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Many classes in the c++ standard library now have move constructors, for example -

thread::thread(thread&& t)

But it appears that std::mutex does not. I understand that they can't be copied, but it seems to make sense to be able to return one from a "make_mutex" function for example. (Not saying it's useful, just that it makes sense)

Is there any reason why std::mutex doesn't have a move constructor?

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2 Answers 2

up vote 21 down vote accepted

Well... mainly because I don't think they should move. Literally.

In some OS-es a mutex might be modeled as a handle (so you could copy them) but IIRC a pthreads mutex is manipulated in-place. If you are going to relocate that, any threadsafety is going fly right out of the window (how would the other threads know that the mutex had just changed it's memory address...)?

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Ok I guess that makes sense :) I was thinking of the mutex object representing the mutex so you could move that to another object, but if you think of it as being the mutex then it makes no sense to move it, you are right, –  jcoder Sep 26 '11 at 16:03
4  
@JohnB: You can do what you want with unique_lock<mutex>. This is a lockable object (has the API of mutex), and it can be moved. Oh, but I wouldn't expose it to multiple threads at once. But you can have one in each thread that references the same mutex. –  Howard Hinnant Sep 26 '11 at 16:53
    
This explained the issue well for me. An implication of this is that you cannot (and should not) put a mutex directly in a container. –  T.E.D. Dec 3 '14 at 16:00
1  
@T.E.D. Except if you can guarantee that the storage won't ever move (std::array<std::mutex, 100> is a container. So is boost::intrusive::slist<std::mutex, ...> :)). But otherwise, yes. You can always hack it with a shared_ptr<std::mutex> of sorts. –  sehe Dec 3 '14 at 16:01
    
@sehe - I started a question on this topic: stackoverflow.com/questions/27276555/… –  T.E.D. Dec 3 '14 at 16:24

Remember that C++ takes the "don't pay for what you don't use" philosophy to heart. Let's consider for instance an imaginary platform that uses an opaque type to represent a mutex; let's call that type mutex_t. If the interface to operate on that mutex uses mutex_t* as arguments, for instance like void mutex_init(mutex_t* mutex); to 'construct' a mutex, it might very well the case that the address of the mutex is what's used to uniquely identify a mutex. If this is the case, then that means that mutex_t is not copyable:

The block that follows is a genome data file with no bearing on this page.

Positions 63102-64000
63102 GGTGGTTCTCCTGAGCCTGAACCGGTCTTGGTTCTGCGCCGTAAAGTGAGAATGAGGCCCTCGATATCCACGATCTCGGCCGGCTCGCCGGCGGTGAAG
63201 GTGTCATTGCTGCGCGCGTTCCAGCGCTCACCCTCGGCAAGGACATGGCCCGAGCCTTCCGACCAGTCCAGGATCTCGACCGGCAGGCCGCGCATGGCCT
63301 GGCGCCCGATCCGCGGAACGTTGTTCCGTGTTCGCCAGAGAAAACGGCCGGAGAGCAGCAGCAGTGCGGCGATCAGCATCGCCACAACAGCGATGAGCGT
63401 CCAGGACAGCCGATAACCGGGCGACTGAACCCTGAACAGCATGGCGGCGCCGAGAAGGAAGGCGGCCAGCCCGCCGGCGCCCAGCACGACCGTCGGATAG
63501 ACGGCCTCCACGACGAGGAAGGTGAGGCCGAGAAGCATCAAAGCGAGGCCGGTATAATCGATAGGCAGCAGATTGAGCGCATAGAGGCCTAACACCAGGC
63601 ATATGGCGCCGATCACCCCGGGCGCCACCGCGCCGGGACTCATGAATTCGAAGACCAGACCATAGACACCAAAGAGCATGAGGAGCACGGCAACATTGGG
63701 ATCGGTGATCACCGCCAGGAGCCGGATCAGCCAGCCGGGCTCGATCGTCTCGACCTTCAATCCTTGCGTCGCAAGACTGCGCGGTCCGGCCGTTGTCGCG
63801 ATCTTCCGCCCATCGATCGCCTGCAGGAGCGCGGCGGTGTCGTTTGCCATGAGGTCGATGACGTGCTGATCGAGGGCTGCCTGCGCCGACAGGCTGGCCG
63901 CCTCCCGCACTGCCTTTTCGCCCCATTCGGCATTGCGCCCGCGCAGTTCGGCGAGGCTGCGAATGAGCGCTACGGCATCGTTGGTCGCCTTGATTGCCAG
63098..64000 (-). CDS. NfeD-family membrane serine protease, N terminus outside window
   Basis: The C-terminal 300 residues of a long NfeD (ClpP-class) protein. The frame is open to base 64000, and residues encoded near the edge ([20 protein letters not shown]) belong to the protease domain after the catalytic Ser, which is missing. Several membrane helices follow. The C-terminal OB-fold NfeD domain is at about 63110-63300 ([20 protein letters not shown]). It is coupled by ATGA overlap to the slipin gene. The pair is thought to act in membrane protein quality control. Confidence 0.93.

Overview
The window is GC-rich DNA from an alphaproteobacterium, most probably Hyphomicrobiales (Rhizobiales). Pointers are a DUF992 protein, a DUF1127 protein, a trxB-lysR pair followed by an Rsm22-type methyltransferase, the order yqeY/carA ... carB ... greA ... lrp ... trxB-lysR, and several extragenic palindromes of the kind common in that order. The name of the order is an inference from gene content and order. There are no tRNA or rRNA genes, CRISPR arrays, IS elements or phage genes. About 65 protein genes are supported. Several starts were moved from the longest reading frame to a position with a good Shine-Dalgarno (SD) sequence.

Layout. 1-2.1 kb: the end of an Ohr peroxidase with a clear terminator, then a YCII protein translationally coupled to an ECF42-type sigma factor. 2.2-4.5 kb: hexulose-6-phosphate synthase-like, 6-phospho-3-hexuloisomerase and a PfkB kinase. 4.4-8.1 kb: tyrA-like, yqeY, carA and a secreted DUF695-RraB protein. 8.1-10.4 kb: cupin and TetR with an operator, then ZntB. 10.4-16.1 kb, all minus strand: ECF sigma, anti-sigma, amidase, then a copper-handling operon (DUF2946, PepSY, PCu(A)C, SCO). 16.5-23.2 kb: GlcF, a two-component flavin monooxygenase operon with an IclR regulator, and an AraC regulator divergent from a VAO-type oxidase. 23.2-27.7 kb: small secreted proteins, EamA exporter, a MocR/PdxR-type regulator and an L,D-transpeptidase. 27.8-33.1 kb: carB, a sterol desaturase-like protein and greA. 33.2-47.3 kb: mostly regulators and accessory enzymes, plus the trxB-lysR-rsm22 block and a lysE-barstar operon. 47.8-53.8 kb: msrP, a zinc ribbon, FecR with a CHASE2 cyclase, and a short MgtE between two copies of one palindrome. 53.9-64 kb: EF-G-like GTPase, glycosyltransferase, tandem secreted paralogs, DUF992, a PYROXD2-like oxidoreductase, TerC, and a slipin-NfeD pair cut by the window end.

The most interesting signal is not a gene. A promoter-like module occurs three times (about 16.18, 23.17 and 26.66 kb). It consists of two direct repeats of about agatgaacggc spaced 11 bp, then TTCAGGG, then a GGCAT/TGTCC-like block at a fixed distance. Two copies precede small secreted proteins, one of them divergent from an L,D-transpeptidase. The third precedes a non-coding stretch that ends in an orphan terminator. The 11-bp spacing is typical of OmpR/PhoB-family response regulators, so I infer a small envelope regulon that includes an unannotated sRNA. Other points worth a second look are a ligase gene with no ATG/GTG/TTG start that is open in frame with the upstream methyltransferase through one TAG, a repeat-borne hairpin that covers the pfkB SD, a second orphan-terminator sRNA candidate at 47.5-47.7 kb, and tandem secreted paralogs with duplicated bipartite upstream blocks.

mutex_t kaboom()
{
    mutex_t mutex;
    mutex_init(&mutex);
    return mutex; // disaster
}

There is no guarantee here when doing mutex_t mutex = kaboom(); that &mutex is the same value as &mutex in the function block.

When the day comes that an implementor wants to write an std::mutex for that platform, if the requirements are that type be movable, then that means the internal mutex_t must be placed in dynamically-allocated memory, with all the associated penalties.

On the other hand, while right now std::mutex is not movable, it is very easy to 'return' one from a function: return an std::unique_ptr<std::mutex> instead. This still pays the costs of dynamic allocation but only in one spot. All the other code that doesn't need to move an std::mutex doesn't have to pay this.

In other words, since moving a mutex isn't a core operation of what a mutex is about, not requiring std::mutex to be movable doesn't remove any functionality (thanks to the non-movable T => movable std::unique_ptr<T> transformation) and will incur minimal overhead costs over using the native type directly.


std::thread could have been similarly specified to not be movable, which would have made the typical lifetime as such: running (associated to a thread of execution), after the call to the valued constructor; and detached/joined (associated with no thread of execution), after a call to join or detach. As I understand it an std::vector<std::thread> would still have been usable since the type would have been EmplaceConstructible.

edit: Incorrect! The type would still need to be movable (when reallocating after all). So to me that's rationale enough: it's typical to put std::thread into containers like std::vector and std::deque, so the functionality is welcome for that type.

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